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Basics every car owner should have

This is not a post about what you should keep in the trunk, rather it is a post about what information sources you should have at your fingertips.

My opinion is that Clymer, Chilton, Haynes, manuals are useless, others may differ.

I would like for everyone to have a Factory Service Manual for their car, a subscription to AllData for their car and be registered at the AutoZone site to look up things about their cars.

Simply having CarTalk in your “Favorites” is not considered being “well prepared”.

How prepared are you, our readers to find out information about diagnosing and repairing your car OR checking what others tell you about your car?

I Do Order The Factory Service Manual For Every Car Purchased And In Addition A Second Copy Of The Car’s Owner’s Manual To Keep In The House With The Service Manual.

I keep cars a long time and buy these at the car’s beginning and that way get the most benefit from them. Amortized over the life of the car, that couple hundred bucks is nothing, really. These books should come with the car, anyhow. I’ve said before that they don’t “cost”, they “pay”.

I do have access to TSBs (a must) and I look at Autozone once in a while, but haven’t gained anything from it (for my own cars, that is).

I have a nothing fancy code reader, a non-contact infra-red thermometer, radar gun, roller cab tool box, and a pretty good assortment of tools that I’ve built over several decades.
I’ve taken and passed a few Mechanic Certification test for the fun of it.

I sometimes order or even make “special tools” when doing timing belts. etcetera.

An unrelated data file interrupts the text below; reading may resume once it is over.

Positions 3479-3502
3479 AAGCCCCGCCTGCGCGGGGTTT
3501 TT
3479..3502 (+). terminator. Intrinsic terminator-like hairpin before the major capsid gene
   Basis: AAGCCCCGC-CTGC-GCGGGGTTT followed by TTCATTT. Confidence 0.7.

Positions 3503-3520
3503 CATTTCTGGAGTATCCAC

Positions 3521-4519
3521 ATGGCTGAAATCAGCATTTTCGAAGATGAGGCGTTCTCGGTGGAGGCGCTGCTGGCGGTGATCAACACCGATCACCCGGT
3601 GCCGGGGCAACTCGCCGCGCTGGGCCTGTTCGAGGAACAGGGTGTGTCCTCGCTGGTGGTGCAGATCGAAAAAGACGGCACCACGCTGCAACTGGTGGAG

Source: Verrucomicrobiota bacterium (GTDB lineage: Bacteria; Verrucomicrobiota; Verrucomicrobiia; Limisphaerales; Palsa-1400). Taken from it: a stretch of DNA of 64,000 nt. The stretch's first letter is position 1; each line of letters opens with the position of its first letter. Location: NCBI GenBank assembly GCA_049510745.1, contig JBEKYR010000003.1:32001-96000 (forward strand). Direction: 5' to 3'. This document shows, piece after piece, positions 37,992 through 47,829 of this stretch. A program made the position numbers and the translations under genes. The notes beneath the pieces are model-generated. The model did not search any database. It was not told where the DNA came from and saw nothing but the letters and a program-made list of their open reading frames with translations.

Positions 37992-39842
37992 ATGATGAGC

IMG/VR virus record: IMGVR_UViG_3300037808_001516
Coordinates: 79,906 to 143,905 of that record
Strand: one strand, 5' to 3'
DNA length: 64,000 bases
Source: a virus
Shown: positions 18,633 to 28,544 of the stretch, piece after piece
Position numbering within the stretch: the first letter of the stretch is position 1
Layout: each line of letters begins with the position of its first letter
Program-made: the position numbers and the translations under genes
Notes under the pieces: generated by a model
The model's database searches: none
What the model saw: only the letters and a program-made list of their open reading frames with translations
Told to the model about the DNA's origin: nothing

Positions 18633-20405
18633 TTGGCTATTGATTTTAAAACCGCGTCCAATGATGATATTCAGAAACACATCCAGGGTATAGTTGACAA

The biggest piece of bad advice I hear is that you can’t work on your own car anymore because of too much electronics, sophistication, too complicated, etcetera. I find that you definitely can do a heck of a lot of your own maintenance and repair work if you have the desire.


A decent hydraulic jack, because I hate the ones that come with the cars, usually
Battery charger
Portable air compressor
Volt meter

Most of my problems have been related to tires and batteries/charging systems, so having these around insure I can usually figure out how to get the car started and running again, or air in the tires to get to a shop rather than change to the spare.

I do disagree about the Haynes repair manual. It’s far from perfect but it’s a user friendly book that’s vehicle specific. It’s perfect for the novice mechanic. Factory service manuals also have mistakes in them since they are printed and then the manufacturer changes something in the vehicle. I use “any” printed material as a guide only. The owners manual should be part of the vehicle sale whether new or used. Other than that, I’ll give you a big “thumbs up” on everything else.

My list is not good for everybody but I really want to impress upon our readers to solve or at least have a plan on where to go to for information about their cars.

Just for example, if you wanted to ask a question here about a certain part would you know where to go to get a diagram or picture of the part? (assuming that we needed that info to help you).

Having a plan to find TSB’s is very good (my favorite issue to harp about).

Lastly I have about 15 Factory Service Manuals for cars I don’t even own and I don’t work any more. I found these manuals for $10.00 each at the used book store, so when you have time stop at the used book store and look for manuals (you may have to stop a few times)

One problem of doing one’s own maintenance is time. Some people don’t want to take the time to learn how to change their headlights out, let alone their oil or transmission fluid. then there’s the problem of having to dispose of the used fluids yourself.
Then, add the cost of the tools needed for such things as changing spark plugs or oil, some people can’t(or won’t) afford the cost of them.
Not everyone has access to garage space either, and their apartment/condo complex doesn’t allow one to work on their vehicle in their lot